While I do not understand why God allows the horrific human suffering that has forced so many to flee—and I pray that he will restrain evil and bring peace—I also trust that God has a purpose in the movement of people. We read in the book of Job that “He makes nations great, and destroys them; he enlarges nations, and disperses them” (Job 12:23) and Paul teaches in Acts that God does this “so that men would seek him and perhaps reach out for him and find him” (Acts 17:27 NIV 1984). God has sovereign purposes in the migration of people, and he invites his Church—here in the U.S. and throughout the world—to join him in that mission.
Perfect Love Casts Out Fear
As passionate as we are at World Relief about the missional opportunity raised by the arrival of refugees to the United States, I am not naïve to the reality that this topic provokes fear in many Americans, including many Christians.
It is important to know that—despite some myths that have circulated quickly on the Internet—each refugee admitted to the United States undergoes a thorough vetting process to ensure both that each case meets the legal definition of a refugee (fleeing persecution for particular reasons, not those driven only by economic interests) and that they in no way present a national security or public safety threat to the United States. This thorough review—which can take many months and sometimes years—includes checks from the U.S. Departments of Homeland Security, Defense, and State, as well as the Federal Bureau of Investigation. Refugees undergo a more thorough security check than any other category of immigrant or visitor who comes to the United States, and, having admitted more than 3 million refugees in the past several decades, there has never been a terrorist attack successfully perpetrated on U.S. soil by an individual who was admitted to the U.S. as a refugee.
In our experience, having resettled tens of thousands of Muslim, Buddhist, Hindu, and other non-Christian refugees in partnership with local churches since the late 1970s, the vast majority of refugees are people of peace who are incredibly grateful to the United States for having received them when no other country would do so. They are, in most cases, the victims of terrorism and tyrannical governments: having lost their homes and, in many cases, friends and family members, they are the strongest opponents of extremism. While we have important theological differences with people of other religions, it is simply false, and slanderous, to imply that most people from other religious traditions are violent or intent on doing harm to the U.S. or to Christians.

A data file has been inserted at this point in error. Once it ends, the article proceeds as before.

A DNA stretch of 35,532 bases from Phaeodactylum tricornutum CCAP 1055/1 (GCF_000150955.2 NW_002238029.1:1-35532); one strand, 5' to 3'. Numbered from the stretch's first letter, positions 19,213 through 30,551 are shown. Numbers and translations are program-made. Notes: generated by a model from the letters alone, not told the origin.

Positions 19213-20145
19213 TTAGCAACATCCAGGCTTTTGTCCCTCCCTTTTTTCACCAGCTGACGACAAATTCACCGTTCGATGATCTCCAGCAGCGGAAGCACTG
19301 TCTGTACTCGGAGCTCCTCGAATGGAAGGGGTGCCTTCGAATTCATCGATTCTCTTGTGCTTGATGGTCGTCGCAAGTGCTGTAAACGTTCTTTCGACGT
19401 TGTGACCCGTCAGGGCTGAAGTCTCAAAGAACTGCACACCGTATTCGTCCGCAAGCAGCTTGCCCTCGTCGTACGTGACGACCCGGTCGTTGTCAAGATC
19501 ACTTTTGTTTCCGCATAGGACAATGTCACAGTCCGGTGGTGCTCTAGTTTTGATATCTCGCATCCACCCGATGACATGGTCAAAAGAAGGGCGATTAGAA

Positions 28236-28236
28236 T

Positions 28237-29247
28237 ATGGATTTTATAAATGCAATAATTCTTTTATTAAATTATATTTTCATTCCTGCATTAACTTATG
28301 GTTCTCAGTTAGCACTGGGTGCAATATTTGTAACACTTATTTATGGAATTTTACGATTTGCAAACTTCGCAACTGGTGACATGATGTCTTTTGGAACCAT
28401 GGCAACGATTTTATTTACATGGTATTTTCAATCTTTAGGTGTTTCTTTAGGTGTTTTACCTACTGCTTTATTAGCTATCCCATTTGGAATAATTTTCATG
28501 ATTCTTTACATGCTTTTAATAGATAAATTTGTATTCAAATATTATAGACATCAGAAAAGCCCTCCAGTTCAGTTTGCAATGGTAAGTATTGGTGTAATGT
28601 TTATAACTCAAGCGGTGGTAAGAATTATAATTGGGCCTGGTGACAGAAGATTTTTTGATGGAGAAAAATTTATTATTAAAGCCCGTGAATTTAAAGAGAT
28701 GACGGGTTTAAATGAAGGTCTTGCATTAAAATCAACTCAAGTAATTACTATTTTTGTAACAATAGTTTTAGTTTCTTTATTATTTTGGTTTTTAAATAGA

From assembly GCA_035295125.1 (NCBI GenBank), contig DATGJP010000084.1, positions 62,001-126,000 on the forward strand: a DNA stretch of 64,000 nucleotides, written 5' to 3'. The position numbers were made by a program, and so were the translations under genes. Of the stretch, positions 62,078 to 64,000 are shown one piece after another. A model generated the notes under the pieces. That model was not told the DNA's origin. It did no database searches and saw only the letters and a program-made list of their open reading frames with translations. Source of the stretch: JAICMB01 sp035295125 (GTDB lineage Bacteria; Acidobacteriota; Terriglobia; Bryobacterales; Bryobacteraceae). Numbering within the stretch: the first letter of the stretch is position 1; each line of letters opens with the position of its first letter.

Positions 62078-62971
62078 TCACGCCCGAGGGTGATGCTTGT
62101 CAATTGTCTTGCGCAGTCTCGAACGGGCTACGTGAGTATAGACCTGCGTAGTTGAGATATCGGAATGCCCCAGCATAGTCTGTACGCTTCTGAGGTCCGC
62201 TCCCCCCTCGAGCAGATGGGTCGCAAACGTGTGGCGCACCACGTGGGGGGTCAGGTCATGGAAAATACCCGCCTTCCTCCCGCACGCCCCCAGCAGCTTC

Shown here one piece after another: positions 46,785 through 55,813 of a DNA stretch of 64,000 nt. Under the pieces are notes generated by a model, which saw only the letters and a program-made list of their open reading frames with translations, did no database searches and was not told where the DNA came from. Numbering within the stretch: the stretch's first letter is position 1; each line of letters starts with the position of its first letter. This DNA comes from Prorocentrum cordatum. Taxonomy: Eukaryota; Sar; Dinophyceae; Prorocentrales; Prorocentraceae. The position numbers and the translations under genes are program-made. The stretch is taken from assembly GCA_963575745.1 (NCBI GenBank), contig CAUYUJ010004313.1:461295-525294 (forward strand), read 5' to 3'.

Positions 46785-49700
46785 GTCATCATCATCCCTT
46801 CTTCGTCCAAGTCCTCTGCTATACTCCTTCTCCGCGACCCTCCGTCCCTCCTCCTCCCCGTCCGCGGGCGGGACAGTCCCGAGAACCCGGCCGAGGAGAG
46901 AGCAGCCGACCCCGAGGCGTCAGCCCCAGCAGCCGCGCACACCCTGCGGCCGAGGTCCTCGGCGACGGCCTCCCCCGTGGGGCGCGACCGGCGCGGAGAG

As Christians, we must put into practice one of the most frequent commands of the Bible: “be not afraid.” Scripture tells us that “perfect love casts out fear” (1 John 4:18), and that must be our motivation. Those who give into fear—often based on rumors and false stereotypes—will miss an opportunity to reflect Christ’s love to individuals whom God loves, for whom he sent his Son to die. By calling for limitations on the U.S. refugee resettlement program, they may also unintentionally be turning away persecuted brothers and sisters in Christ.
It is wrong to consider refugees of other religious traditions to be enemies. The vast majority are people who love their families and are simply seeking safety. But as we empower local churches to serve refugees in the Middle East, in Europe, and in the U.S., if we end up serving and showing kindness to someone who subscribes to an ideology that guides them to want to harm us, then we will be doing exactly as our Lord instructs and modeled: He commands us to love, pray, and provide food and drink to our enemies (Matt. 5:44, Rom. 12:20), just as we were welcomed in by Christ when we were his enemies (Rom. 5:10).
Now is a unique moment for the Church. Faced with the greatest refugee crisis in seventy years, the Church—the greatest social network on the planet—has the opportunity to rise up to stand with our persecuted brothers and sisters and to extend Christ’s love and compassion to those who might otherwise never encounter him. Guided by the love of Christ, not fear, I pray we will rise during this historic moment to create a legacy marked with faith, love and humility. When generations of Syrians and Iraqis and so many others look to us, may they experience the embrace of Jesus, the comfort of his Spirit and the relentless love of God.